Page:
DETROIT (WXYZ) — She’s a game-changer and someone you’re likely to see working closely with Detroit Pistons players during games. The team’s assistant athletic trainer is also raising the bar.
She’s now become the first African American woman in league history to assume the head trainer role during a game. Brianna Jefferson is an elite trainer, a member of the Pistons organization not just making history here in Detroit, but throughout the entire NBA.
In her first year with the team, she’s beaming with pride and full of enthusiasm.
“I think it’s fun. It’s fun. You get to see so many of your favorite athletes in a regular role,” Jefferson said. “It’s so funny to think I am making history. That’s not what I ever thought I would be doing.”
Jefferson began as an intern with the New York Knicks in 2018. Her own fearlessness and drive became apparent when she bought a ticket and made her way to the court in a suit to deliver a resume to the head trainer.
“He was like, ‘How did you get down here?’ I was like, ‘They let me through.’ He said, 'If you are bold enough to come down here, I’m going to interview you right on the spot,'” Jefferson recalled.
From there, various stints in the NBA’s G League from Detroit to California gave the Alabama native with a master’s degree in athletic training the chance to learn the ropes.
7 Action News asked Jefferson, “Do you think of yourself as someone who is pioneering a new path?”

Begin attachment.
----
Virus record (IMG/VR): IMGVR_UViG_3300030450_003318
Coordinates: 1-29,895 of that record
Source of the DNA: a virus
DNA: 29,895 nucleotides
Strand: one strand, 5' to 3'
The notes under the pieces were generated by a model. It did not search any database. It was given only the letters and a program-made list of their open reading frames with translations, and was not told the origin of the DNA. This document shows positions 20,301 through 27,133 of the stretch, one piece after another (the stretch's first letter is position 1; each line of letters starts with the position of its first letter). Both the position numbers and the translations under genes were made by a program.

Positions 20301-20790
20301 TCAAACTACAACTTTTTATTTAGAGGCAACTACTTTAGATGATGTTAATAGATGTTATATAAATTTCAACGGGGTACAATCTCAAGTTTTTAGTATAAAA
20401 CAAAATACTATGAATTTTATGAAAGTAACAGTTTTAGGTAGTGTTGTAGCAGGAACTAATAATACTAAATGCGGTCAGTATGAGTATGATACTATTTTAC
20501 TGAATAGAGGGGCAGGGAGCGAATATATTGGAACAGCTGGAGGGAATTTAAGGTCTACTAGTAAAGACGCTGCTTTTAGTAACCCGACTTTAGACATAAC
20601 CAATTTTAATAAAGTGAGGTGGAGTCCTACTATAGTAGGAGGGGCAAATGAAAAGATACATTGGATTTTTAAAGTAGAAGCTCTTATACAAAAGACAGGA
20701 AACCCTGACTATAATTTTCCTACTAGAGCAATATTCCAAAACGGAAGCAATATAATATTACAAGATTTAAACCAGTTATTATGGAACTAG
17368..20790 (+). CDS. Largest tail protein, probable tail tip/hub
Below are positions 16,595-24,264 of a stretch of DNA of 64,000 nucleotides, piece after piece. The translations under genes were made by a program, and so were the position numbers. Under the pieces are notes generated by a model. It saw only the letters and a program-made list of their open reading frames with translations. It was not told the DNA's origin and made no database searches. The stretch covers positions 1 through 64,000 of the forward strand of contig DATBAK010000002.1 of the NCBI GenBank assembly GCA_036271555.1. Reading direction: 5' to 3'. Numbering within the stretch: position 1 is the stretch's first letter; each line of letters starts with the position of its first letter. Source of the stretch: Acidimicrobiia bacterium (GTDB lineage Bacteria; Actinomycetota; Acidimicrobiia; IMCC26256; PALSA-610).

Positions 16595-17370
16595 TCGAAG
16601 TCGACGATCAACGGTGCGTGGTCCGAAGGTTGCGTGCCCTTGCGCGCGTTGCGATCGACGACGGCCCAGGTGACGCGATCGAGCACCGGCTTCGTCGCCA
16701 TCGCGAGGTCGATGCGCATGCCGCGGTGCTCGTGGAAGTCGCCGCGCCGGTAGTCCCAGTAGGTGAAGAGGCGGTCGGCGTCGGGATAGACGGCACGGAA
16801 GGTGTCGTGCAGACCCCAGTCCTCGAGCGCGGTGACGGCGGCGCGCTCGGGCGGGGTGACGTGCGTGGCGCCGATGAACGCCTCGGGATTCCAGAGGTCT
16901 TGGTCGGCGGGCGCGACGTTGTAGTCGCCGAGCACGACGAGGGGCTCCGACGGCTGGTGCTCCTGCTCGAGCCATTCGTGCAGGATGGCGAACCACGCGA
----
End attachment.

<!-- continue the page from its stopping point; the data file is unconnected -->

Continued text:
Her answer is simply: “Now that I am in the profession when young girls reach out to me, I do realize, oh man, there’s so many people looking up to me.”
With the Pistons, she has shattered a ceiling and truly embraces her role. On more than one occasion, she has filled in as head athletic trainer during games against Charlotte and Milwaukee. She’s the first African American woman to do so in the league.
“Every day, I’m in awe. This is like a dream come true. I’m someone who’s never played basketball a day in her life, couldn’t make the team. But I’m here working with the team and these highly skilled athletes,” she said.
Each day, Jefferson provides care to athletes by assisting with rehabilitation, injury prevention, and corrective exercise. Common injuries can include ankle sprains and concussions.
“You need a tight group of people around you to encourage you when you feel like giving up because this is a hard role to get into. You have to be determined,” Jefferson said.
Her boss Jim Scholler says her focus and determination are just part of what makes her a success.
“In the case where I, myself, got caught up in the health and safety protocols, she was able and prepared because of all the work she had done to kind of seamlessly move into that position,” Scholler said.
As for players, she says the adjustment of having a female athletic trainer has been a good one and she’s become more of a big sister to them as part of an organization that values diversity, inclusion and professionalism.
“I always say, 'It’s OK, you can be yourself.' And they say, 'No out of respect, Bri, we want to make sure you feel comfortable.' They give me that same respect as their mom or big sister,” Jefferson said.
She also credits her faith and willingness to step outside her comfort zone as keys to her success.
Jefferson is a hero in more ways than one. For eight years in the Army, she’s also used her skills to give first aid and life support to soldiers.